This article reeks of pro American vs old Europe thinking and is obviously not writen 'for export', so to speak.
"The reference to 'Security by Obscurity' is hardly appropriate in this case. By this reasoning, having a secret key of any sort, is SbO as well."
I'm not certain I understand this comment; why isn't a secret key that gains access to something you don't want access granted to Security by Obscurity?
I mentioned this in the context of Bruce's comments: 'Security by obscurity: it doesn't work, and it's a royal pain to recover when it fails'.
A passwork, cryptographic key or any secret may well fall under SbO, but that renders the saying a bit toothless, doesn't it?
The usual meaning is that it's not an effective security measure to keep the design details of a system secret. It's better to assume the design to be public, although it's only proper not to broadcast the details about your system. Obscurity is fine to use as one of your security layers but not the only defence.
To me, it has to do with what you can do with your system when the obscurity layer fails. In the case of a password, you can change it, and presumably the attacker has the same order of problem as they did initially to obtain the new one. Furthermore, other accounts may not be accessable without simular amounts of effort. Simuarly, for a crypotgraphic key, you can use a new one in the future, forcing the attacker to spend roughly the same amount of effort obtaining the new one to read your future messages (or someone else's messages). In other words, once a particular secret fails, the system still can succeed.
If, on the other hand, you have a constant secret, and no way of recovery when that secret fails, I'd tend to classify that as a form of Security by Obscurity. A good example would be a hard coded backdoor password - once it's known, only replacing the software with a version without that backdoor password would resolve the issue.
Another way to put it (in a cryptological domain) is if the key cannot be realistically changed, it's no longer a key; it is part of the design of the security system.
I am not familiar with the domain (so I may well be missing something), but it sounds to me like this is a constant that is difficult or nearly impossible to change. If this is true, I think that Security by Obscurity is a reasonable description.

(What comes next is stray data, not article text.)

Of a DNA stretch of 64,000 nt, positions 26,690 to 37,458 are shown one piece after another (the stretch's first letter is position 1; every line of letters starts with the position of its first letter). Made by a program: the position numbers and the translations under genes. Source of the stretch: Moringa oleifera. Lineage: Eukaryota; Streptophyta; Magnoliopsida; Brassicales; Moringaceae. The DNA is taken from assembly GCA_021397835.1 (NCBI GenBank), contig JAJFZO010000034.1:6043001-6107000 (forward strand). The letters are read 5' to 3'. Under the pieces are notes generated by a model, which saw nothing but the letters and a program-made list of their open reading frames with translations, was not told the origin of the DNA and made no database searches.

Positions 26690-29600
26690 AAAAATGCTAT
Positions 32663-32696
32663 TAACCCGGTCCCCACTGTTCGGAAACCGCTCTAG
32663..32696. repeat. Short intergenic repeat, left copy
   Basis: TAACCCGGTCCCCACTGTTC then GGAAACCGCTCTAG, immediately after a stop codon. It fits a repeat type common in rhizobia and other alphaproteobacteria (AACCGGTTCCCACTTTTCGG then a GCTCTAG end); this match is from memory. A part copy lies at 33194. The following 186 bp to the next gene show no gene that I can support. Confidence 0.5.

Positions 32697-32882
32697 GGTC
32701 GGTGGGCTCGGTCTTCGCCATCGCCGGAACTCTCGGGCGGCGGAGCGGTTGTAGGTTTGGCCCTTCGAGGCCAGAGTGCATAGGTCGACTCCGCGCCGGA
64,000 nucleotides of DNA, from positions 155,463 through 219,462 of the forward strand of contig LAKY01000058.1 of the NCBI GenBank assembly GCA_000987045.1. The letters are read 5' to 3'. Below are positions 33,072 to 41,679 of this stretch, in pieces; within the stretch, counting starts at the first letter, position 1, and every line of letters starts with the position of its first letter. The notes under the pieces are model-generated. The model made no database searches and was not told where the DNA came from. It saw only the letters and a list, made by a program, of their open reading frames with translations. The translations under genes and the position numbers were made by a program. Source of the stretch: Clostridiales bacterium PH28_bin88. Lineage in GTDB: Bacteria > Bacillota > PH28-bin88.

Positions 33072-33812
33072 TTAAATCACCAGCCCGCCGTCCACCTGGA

Good point. It's late at night here so I'll give this a thought on my pillow.
I guess the questions are:
a) Is this code a critical part of the security and thereby the business model
b) It is hard coded into the system
If both are yes then they'll have to do some rethinking.
I suppose that changing codes could well be fesible. If the purpose of the security is to diffrentiate between paying premium service customers and the users of the free public service I suppose they could distribute new codes regularly to their subscribers as they are changed. They could even have a sliding window of a few codes that work, as to not leave airlines with sloppy procedures out in the cold (or worse!).
Fixed codes, would probably mean that the codes would also be present in the receivers. Having the codes buried in equipment in uncontrolled situations all over the world can't be expected to work.
Regarding the bird calls, n.b. also that sound recordings are copyrightable provided that they meet the across-the-board requirements in 17 USC 102 for originality. A perfectly recorded call might not, but creative decisions in how to record it (e.g. editing it here and there, tweaking the sound levels, adding a gratuitous doppler effect, or whatever) could qualify.
The statement is quite true, because people at Cornell, in the United States, are bound by US law, not UK law. Our law absolutely does not permit the copyrighting of facts and absolutely does not permit copyright to protect mere effort such as you describe. Sweat of the brow is a thoroughly dead idea over here as you will find if you read the Feist decision by our federal Supreme Court. We protect creativity. If a compilation of unprotectable facts is creative in terms of the facts selected and how they are arranged, then the compilation (and not the facts within) might be copyrightable. The case dealt with a phone book, and it was found uncopyrightable. I would be very surprised if a case on GPS clock data came out any differently.
@JakeS: "I don't get the feel from this that the GPS camp is yet working to undermine the European competitor, but no doubt that will come."
No need, the European version is metric so we can't use it anyway! ;-)
CRC got the data from published papers and books, and can presumably document that they paid for the right to reproduce them.
Security by obscurity DOES work, and works very well, in conjunction with other security measures. For example, running Linux on PPC or Sparc protects you from the x86 code that most script kiddies try to inject into your machine. The worst that will happen if their code runs (naturally you try to prevent this from happening) is that it'll generate an exception and the process will fall over and die.
I found a Sparc/Linux box *most* useful for gathering such exploits "from the wild" so I could look at how they worked.